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Pellegrino D'Acierno

Hofstra University

Spectacle Culture(s): The Aesthetics of Exorbitance from the Baroque to Postmodernity

2002-2003

Pellegrino D'Acierno is Professor of Comparative Literature and Director of the Program in Italian Cultural Studies at Hofstra University. Educated at Columbia University, he has a long history of teaching there, having held an assistant professorship in Italian (1973-1981) and, more recently, visiting appointments in three different departments: Italian; Architecture, Planning and Preservation; and Comparative Literature and Society. He has also served as visiting professor at Cornell and New York University and as visiting critic at the graduate schools of architecture at Yale and Rice Universities and at the Southern California Institute of Architecture.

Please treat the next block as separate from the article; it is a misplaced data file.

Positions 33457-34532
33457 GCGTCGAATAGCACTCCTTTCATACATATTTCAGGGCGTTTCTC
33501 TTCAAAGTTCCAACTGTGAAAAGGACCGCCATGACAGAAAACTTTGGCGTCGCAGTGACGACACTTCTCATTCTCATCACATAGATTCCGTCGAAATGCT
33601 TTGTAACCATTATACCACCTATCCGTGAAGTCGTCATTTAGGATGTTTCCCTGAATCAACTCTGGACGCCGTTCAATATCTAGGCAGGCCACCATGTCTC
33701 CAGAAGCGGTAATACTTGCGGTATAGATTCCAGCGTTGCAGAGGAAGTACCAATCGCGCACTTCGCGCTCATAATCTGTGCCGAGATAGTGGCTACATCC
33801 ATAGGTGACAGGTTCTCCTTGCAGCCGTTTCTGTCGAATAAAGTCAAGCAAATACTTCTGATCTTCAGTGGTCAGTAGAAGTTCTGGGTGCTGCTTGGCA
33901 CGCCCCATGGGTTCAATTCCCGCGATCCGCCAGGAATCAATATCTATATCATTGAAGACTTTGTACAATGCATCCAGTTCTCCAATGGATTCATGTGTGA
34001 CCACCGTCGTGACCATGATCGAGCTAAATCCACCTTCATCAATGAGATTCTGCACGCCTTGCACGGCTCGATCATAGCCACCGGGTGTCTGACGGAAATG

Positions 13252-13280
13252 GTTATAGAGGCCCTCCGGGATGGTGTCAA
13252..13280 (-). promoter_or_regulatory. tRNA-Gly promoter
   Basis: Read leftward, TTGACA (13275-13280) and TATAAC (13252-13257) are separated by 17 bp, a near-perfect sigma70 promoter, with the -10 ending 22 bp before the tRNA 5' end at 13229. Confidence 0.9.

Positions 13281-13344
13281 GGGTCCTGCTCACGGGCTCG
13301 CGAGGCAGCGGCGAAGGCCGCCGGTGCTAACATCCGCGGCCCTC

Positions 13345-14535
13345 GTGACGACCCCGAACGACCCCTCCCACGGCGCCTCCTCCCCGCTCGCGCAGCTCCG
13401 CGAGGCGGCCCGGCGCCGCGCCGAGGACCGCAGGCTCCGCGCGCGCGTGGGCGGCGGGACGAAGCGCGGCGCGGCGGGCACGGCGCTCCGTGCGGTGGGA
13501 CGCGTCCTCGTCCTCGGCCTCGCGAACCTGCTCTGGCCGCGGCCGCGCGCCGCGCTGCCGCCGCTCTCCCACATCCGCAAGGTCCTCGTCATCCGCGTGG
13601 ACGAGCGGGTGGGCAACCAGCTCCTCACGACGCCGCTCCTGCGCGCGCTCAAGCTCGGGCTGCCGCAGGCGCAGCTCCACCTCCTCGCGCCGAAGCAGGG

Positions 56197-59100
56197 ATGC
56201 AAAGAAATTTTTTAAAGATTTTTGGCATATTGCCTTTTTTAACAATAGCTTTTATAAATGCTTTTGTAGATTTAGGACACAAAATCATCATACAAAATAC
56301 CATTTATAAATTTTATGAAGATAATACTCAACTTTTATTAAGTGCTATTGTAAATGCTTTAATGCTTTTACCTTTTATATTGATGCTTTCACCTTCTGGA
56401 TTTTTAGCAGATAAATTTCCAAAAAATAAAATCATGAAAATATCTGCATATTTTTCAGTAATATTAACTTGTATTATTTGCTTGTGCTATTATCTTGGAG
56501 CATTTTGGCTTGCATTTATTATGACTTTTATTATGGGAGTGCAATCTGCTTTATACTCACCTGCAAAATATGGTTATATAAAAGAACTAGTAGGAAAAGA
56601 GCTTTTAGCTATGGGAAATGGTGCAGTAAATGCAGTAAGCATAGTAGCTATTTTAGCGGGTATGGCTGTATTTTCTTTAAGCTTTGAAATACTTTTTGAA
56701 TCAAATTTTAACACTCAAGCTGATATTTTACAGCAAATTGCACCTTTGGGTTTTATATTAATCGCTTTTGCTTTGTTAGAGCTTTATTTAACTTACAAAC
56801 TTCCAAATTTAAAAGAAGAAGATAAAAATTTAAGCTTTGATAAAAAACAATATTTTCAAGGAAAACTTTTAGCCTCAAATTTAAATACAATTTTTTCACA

His publications include: "F. T. Marinetti and the Freedom of Poetry" (Scribners), "The Itinerary of the Sign: Scenes of Seeing in Giotto's Fresco Cycle in the Scrovegni Chapel" (SCI-Arc Press), "C. G. Jung and the Humanities: Toward a Hermeneutics of Culture" (co-editor, Princeton University Press), M. Tafuri's "The Sphere and the Labyrinth" (translator, the MIT Press), and "(In)Visible Cities: From the Postmodern Metropolis to the Cities of the Future" (co-editor, in press). He is also the editor and primary author of "The Italian American Heritage: A Companion to Literature and Arts" (Garland Publications). In 1989 the American Academy in Rome awarded him a Prix de Rome in Post-Classical Humanistic Studies; in 1996 he received a Guggenheim Fellowship to complete the writing of "Strange Loops: Cinema and Architecture as Spatial-Temporal Practices" (forthcoming).
The project he will undertake at the Italian Academy during the fellowship year 2002-2003 is the writing of Spectacle Culture(s): The Aesthetics of Ex-Orbitance from the Baroque to Postmodernism (working title), a post- and, in some respects, anti-Debordian study of the mechanisms and ideological effects of spectacle culture and the aesthetics of exorbitance that governs its textual productions and its attempt to spectacularize all dimensions of the life-world from the environment to self-fashioning.